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Wednesday, January 21, 2004 - Page updated at 12:00 A.M.
Dean's theatrics draw mixed reviews
By Verne Gay
And loud. Very loud.
In one of the most remarkable concession-non-concession speeches in recent U.S. political history, the former governor of Vermont and Democratic presidential candidate gave supporters and viewers a performance late Monday night that was both inspirational and riveting. But also let's just get this out of the way right now strange.
Dean appeared before chanting supporters in a 1950s-style ballroom after the devastating results were apparent. The fist-shaking, red-faced candidate sleeves rolled up and face twisted in determination gave a concert-tour-like list of states where his insurgent campaign would rebound, noticeably including his rivals' homes.
"And then we're going to Washington, D.C., to take back the White House!" he shouted. Then, he ended with a guttural yell.
In the process, he left this important question hanging: Did he lose or did he win? (And this one too: Is he running for president of the United States or commissioner of World Wrestling Entertainment?)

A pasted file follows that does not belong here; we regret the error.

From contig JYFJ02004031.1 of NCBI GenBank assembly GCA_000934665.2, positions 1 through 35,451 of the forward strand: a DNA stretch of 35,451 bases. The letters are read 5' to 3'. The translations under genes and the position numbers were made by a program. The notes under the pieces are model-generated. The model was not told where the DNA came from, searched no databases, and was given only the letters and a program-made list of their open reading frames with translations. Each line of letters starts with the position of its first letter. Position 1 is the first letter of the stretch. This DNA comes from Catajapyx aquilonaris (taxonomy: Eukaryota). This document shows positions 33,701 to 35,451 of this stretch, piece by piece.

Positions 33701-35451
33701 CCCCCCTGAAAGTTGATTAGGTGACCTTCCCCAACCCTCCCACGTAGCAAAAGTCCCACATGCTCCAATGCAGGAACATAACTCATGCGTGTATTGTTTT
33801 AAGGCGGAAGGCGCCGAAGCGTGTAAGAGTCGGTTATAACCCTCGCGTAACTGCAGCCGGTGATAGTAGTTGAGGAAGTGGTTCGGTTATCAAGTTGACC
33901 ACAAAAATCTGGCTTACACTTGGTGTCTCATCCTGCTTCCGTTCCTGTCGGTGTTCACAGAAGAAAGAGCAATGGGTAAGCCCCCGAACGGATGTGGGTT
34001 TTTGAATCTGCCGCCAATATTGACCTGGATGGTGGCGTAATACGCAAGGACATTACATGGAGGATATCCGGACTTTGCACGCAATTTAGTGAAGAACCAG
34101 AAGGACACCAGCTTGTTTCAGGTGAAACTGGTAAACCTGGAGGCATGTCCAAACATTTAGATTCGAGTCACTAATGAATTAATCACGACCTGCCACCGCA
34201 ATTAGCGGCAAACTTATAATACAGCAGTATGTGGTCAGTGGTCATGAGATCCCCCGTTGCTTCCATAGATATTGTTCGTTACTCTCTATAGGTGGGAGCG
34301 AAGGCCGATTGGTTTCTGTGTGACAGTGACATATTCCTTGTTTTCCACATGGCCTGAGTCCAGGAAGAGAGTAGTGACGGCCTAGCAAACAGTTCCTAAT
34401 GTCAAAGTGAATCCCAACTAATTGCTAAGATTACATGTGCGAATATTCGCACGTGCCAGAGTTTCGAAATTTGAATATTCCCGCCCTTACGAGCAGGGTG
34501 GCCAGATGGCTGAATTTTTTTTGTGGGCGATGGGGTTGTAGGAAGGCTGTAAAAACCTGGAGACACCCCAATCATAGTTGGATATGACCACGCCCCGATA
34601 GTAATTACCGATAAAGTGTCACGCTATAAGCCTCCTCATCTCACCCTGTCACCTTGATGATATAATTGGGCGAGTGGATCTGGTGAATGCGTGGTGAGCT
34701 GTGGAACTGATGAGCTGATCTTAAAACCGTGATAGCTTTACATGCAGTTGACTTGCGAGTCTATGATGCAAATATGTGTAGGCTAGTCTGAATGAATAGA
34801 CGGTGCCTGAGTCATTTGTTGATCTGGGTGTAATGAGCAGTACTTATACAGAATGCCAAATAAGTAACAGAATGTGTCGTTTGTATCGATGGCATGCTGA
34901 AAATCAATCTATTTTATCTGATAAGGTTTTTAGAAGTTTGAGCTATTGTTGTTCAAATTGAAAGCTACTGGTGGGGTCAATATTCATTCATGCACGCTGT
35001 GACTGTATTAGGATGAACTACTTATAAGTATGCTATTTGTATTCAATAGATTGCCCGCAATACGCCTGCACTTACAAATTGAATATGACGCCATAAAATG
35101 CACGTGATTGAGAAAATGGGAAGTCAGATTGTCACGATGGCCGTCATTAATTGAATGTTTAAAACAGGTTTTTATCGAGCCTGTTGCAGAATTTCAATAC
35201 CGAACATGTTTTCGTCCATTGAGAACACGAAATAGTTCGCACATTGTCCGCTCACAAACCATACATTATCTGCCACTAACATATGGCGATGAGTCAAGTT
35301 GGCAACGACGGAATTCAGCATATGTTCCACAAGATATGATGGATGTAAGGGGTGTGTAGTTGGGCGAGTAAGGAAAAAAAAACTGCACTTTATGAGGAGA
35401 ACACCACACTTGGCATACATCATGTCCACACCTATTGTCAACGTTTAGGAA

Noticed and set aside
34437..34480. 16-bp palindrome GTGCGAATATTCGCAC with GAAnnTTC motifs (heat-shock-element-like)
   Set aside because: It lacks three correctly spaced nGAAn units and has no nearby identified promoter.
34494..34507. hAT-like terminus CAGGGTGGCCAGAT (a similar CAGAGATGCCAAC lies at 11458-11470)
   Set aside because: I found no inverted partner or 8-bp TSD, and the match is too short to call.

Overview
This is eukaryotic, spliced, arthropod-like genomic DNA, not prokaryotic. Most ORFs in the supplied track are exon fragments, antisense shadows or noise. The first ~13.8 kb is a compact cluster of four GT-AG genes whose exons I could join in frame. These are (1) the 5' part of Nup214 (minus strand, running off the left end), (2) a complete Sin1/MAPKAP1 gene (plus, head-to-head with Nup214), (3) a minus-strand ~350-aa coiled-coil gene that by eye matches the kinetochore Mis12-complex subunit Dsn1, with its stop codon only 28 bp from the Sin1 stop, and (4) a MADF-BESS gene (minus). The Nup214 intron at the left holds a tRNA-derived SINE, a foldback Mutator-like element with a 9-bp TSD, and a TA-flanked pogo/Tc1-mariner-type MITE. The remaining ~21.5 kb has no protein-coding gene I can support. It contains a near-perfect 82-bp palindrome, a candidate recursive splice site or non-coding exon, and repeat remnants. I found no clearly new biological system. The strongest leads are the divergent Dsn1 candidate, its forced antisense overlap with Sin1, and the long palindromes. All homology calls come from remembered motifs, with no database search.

The experts are divided. "Man, it was a little too close to a wrestling speech for my taste," said Mick Foley, a best-selling author, pro wrestler and former commissioner of the (yes) World Wrestling Federation (as WWE was previously known). "If he had leveled with the people, saying, 'I am disappointed, (and) things are going to be tough down the home stretch ... ' Instead, we got a full-fledged WWE wrestling promo, and that's not what I'm looking for in my president."
Asked about the speech by reporters in New Hampshire yesterday, Dean noted that his audience consisted of young people from across the country who had trekked to Iowa to help him.
"I thought I owed them the reasons that they came to the campaign, which was passion," he said.
Seattle-based motivational expert Chris Widener explained that Dean's passion Monday night could cut two ways: "If you position him as a more regal type, it wouldn't fly anyway, (because) he's the firebrand. You want him to come out and get fired up. He's the one railing against the establishment." George W. Bush, he added, "would never have yelled like that because people would have thought he was off his rocker."
But "the downside of screaming," Widener said, "is that it gets down to: The guy with the nuclear football is given to emotional tirades. We want him to be even-tempered and regal."
Information from the Dallas Morning News is included in this story.
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